By the seventh day God had finished the work he had been doing; so on the seventh day he rested from all his work. Then God blessed the seventh day and made it holy, because on it he rested from all the work of creating that he had done. (Genesis 2:2-3)
God had no need to rest from his work. But he did. Why?
I don’t think it’s farfetched to conclude that because God created work as a form of worship, he knew we would be tempted to work nonstop. I think God rested because he knew we would forget to. So he graciously modeled a rhythm of work and rest that we were designed to mimic.
Yesterday, we saw that the Word commands us to work in a way that embraces the tension between “trusting” and “hustling.” How can we know if we’re managing that tension well? By whether or not we are able to rest.
Can’t fall asleep because you’re working out a problem that faces you at work the next morning? Find yourself glancing at email while you’re on vacation? Maybe you’re trusting in your own strength and “hustle” rather than the Lord.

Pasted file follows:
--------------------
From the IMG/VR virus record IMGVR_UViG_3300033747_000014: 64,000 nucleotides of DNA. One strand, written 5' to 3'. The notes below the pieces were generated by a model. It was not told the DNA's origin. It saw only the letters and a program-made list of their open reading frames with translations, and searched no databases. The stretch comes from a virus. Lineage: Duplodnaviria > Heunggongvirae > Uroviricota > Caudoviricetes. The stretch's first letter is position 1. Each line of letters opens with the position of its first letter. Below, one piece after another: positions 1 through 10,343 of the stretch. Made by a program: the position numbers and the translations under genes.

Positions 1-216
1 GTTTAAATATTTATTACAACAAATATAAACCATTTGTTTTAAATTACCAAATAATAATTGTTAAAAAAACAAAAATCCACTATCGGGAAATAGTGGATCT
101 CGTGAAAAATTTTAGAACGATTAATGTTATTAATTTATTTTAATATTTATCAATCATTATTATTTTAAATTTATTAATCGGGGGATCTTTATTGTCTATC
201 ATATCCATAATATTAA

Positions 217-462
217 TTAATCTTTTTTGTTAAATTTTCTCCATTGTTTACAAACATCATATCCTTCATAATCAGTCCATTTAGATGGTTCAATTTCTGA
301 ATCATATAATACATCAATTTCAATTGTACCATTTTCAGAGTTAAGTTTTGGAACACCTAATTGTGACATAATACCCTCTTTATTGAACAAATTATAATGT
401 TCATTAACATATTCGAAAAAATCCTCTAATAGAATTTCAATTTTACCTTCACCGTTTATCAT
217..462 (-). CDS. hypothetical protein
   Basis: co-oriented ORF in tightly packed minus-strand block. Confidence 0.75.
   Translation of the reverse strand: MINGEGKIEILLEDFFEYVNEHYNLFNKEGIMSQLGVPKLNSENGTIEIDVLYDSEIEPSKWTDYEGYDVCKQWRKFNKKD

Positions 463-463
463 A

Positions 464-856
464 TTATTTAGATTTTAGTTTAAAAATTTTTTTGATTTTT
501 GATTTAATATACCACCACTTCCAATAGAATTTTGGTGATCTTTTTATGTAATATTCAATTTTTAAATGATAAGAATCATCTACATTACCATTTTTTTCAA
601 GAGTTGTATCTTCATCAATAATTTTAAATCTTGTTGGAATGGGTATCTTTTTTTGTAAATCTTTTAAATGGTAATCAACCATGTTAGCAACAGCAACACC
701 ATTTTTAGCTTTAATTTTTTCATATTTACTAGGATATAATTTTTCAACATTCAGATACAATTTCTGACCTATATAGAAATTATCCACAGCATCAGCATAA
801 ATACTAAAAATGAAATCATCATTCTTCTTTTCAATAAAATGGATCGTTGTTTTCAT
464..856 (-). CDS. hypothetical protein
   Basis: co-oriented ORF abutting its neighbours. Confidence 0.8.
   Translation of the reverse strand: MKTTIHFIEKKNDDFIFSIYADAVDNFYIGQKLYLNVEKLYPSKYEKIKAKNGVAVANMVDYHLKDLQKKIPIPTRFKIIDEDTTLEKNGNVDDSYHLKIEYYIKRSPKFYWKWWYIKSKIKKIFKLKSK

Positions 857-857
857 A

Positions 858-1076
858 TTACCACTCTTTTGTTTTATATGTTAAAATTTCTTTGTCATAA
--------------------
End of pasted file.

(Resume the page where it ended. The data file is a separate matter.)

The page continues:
Whether it’s Sabbath once a week or not checking email after a certain time each evening, rest is one of the most powerful ways we can preach the gospel to ourselves. It’s a way of saying that we trust in God to produce results and that we have value regardless of what we accomplish at work. It’s a way of reminding us of what we’ve already seen in this series, that the gospel—not work—provides the ultimate “verdict” for our lives and frees us from the need to be productive.